The Standard Guide to Picking the Perfect Christmas Tree

One doesn’t choose to live in New York City because it’s easy. Then again, the holidays can be one of the more trying times of year, what with the weather, the general prickliness of the natives, and the brutal scrum to get an inordinate amount of things done while simply keeping it together. It is our belief, however, that selecting and securing a Christmas tree should not a soul-crushing, shoulder-scraping, block-slogging, fuck-it-I’m-moving-to-the-suburbs moment. This year, we enlisted our friends from Williamsburg’s well-loved Crest Hardware to turn our 5th Street Garden at The Standard, East Village into a Christmas tree market, complete with soul-stirring hot cocoa and cider (spiked or virgin). To take the feel-good quotient to a whole other level, we’re donating the proceeds to the Lower East Side Girls Club.

To make things truly painless, we asked our pals from Crest to give us some pointers on picking out the perfect tree. 

Step #1
Consider your living space (duh).
Think about where the tree will go. How high are your ceilings? How big is the general area? Will your tree go in a corner or against a wall? Or will it go on a table in the middle of a party buffet? Crest’s expert tree technicians will be happy to give them a spin so you can analyze the angles.

Step #2
Consider the shape you prefer.
Many people have a personal shape preference. Some like a stout, rounded tree, while others prefer more angular silhouettes.

Step #3
What kind of decorations are you dealing with?
Do you have an attic full of heirloom ornaments? Probably not. But if you have lots of ornaments in a closet somewhere, you’re going to need space for them on the tree, between the branches, and you’ll need a tree with branches strong enough to support them. If you’re just slapping on some balls and lights, a fuller, denser tree will look lovely with minimal dressing up. 
The Fraser Fir, a.k.a. Abies fraseri, has strong branches that will support even the most overly-enthusiastic decorator, with enough space between them to allow for the ornaments themselves. The Frasier Fir has thicker needles than the balsam, which gives the tree a full, solid appearance. More important, it holds onto those needles long enough to make it through your new years party. They cost a few dollars more than the humble balsam, but are typically priced within reason for a dead thing that you’re going to throw away. Ours hail from the snowy climes of Canada.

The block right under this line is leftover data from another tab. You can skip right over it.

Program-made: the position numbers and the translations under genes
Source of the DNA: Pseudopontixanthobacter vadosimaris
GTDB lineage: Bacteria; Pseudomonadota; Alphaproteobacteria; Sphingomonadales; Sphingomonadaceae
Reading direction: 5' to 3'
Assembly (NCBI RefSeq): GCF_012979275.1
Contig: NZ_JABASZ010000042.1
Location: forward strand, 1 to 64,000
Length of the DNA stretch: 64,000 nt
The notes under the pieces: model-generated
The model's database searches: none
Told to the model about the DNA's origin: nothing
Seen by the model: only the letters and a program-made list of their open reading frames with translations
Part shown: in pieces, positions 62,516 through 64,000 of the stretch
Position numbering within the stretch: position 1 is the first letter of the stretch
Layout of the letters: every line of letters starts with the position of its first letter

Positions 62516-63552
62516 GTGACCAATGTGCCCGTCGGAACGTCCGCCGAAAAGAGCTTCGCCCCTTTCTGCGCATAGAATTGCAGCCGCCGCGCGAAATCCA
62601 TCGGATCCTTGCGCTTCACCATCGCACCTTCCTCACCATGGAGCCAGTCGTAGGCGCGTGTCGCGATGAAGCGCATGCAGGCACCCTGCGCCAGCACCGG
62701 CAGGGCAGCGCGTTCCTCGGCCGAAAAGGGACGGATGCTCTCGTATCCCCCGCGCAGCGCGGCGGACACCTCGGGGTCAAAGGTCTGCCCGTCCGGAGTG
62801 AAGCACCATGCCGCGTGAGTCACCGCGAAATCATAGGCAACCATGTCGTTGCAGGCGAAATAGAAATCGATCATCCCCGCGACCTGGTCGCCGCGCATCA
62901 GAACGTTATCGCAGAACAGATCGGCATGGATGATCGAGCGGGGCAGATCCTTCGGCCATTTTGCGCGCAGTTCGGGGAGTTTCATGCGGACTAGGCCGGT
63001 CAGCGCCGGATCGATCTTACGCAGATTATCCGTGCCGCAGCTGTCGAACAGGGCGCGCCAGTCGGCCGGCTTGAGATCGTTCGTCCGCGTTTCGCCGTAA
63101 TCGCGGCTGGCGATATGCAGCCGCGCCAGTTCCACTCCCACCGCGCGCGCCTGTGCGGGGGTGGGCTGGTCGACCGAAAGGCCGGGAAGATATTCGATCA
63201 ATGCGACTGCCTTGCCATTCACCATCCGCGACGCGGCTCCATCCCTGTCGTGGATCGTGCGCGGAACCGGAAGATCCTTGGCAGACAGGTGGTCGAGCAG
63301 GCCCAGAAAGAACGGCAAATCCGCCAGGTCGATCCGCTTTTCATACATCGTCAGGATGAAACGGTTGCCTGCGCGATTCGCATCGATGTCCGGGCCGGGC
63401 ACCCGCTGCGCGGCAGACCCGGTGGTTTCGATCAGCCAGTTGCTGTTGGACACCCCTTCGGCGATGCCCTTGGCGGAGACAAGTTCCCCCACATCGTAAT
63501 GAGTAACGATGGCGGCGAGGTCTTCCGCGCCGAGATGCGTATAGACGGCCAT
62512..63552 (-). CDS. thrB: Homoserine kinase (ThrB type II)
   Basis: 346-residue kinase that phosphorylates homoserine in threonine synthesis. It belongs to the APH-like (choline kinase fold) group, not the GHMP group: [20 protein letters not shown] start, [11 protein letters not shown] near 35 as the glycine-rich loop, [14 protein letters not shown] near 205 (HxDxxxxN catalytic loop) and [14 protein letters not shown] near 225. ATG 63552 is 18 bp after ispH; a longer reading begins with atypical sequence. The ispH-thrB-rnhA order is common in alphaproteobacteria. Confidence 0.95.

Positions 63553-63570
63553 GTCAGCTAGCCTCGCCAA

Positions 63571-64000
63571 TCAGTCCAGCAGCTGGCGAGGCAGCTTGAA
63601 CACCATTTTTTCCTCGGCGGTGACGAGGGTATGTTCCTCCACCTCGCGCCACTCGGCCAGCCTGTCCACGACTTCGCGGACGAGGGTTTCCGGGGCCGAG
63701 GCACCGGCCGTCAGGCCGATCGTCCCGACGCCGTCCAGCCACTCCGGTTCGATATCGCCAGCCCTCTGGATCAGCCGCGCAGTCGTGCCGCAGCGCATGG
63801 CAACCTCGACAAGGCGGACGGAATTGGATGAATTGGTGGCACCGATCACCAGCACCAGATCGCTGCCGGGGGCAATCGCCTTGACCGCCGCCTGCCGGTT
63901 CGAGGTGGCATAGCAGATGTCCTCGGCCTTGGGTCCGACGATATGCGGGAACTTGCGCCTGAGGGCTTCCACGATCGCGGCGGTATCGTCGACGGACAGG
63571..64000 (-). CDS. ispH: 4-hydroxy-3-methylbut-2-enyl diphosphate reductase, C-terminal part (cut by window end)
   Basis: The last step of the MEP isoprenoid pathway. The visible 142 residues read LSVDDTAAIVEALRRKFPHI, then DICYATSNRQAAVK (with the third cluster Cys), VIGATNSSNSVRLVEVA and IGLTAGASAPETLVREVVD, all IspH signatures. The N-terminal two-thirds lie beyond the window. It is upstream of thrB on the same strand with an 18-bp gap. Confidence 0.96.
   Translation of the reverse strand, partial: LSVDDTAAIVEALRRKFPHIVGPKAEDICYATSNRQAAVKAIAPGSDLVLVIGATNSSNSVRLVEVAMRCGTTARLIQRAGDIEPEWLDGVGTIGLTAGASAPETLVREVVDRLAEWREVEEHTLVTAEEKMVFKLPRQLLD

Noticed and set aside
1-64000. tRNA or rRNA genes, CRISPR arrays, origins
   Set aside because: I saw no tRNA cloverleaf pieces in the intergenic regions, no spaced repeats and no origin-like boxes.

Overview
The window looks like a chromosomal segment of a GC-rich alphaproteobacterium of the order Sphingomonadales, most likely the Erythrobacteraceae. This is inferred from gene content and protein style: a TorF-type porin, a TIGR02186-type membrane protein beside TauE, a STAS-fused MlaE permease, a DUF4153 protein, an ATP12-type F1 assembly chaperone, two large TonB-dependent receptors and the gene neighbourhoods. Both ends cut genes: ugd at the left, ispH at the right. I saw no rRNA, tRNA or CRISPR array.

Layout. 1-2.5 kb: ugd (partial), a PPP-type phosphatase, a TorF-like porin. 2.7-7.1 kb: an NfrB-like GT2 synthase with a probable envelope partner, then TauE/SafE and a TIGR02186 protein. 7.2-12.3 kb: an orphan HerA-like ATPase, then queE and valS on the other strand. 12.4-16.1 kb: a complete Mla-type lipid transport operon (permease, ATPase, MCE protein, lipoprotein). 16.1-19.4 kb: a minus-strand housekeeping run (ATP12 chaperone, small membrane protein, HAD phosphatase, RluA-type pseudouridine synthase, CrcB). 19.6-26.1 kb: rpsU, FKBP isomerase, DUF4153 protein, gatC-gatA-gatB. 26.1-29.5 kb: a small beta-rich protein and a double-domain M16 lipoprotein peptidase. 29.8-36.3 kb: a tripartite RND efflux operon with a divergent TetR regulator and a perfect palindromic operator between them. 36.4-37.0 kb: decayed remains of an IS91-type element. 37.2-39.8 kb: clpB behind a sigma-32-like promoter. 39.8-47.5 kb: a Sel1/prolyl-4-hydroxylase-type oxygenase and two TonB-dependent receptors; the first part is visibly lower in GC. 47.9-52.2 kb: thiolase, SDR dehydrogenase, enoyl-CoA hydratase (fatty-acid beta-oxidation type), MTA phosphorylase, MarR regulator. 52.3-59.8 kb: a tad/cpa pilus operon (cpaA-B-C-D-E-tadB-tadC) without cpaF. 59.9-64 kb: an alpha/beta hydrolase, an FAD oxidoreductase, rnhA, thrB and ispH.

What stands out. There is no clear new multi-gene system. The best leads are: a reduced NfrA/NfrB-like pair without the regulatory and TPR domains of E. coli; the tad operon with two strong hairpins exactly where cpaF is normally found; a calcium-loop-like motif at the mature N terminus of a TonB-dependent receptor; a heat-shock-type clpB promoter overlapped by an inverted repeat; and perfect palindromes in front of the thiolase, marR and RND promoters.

Step #4:
Get ye to the gates of our Garden at The Standard, East Village.

Step #5:
Get your mitts on a spiked cider or cocoa. 

Step #6
Present yourself to one of Crest’s genius tree experts and explain your needs.

Step #7
Take your tree for a spin (have a Crest tree expert spin it around so you can see all sides).

Step #8
Saw down the trunk.  
Depending on the size of the tree and the stand you’re using, you’ll need 4-8 inches of bare trunk to secure the tree in the stand. Your tree vendor will trim away any lower branches that might get in the way. You can save them for your mantle or xmas dinnertable if you like. 
After a tree is harvested, the tree’s sap begins to congeal in the capillaries (xylem!) that transport water up the trunk to the rest of the tree. Taking an inch or so off the bottom of the trunk exposes fresh, unblocked capillaries. This allows the tree to soak up water from the reservoir in the stand, keeping it fresher, longer.

Step #9
Tell Crest’s expert how you’ll be transporting your tree. Our very own bike delivery service? Netted and carried? Subway? Uber?

Step #10
Last but not least: get erect.
This is a team sport. Place the tree in the stand, so that the base is centered on the spikes in the bottom of the reservoir. Have your partner hold the tree straight up by the trunk. Tighten the bolts in the stand until they are snug up against the trunk of the tree. Step back and observe. If the tree needs tweaking, loosen the bolts on one side and tighten the opposite ones. Or just tilt your head slightly.

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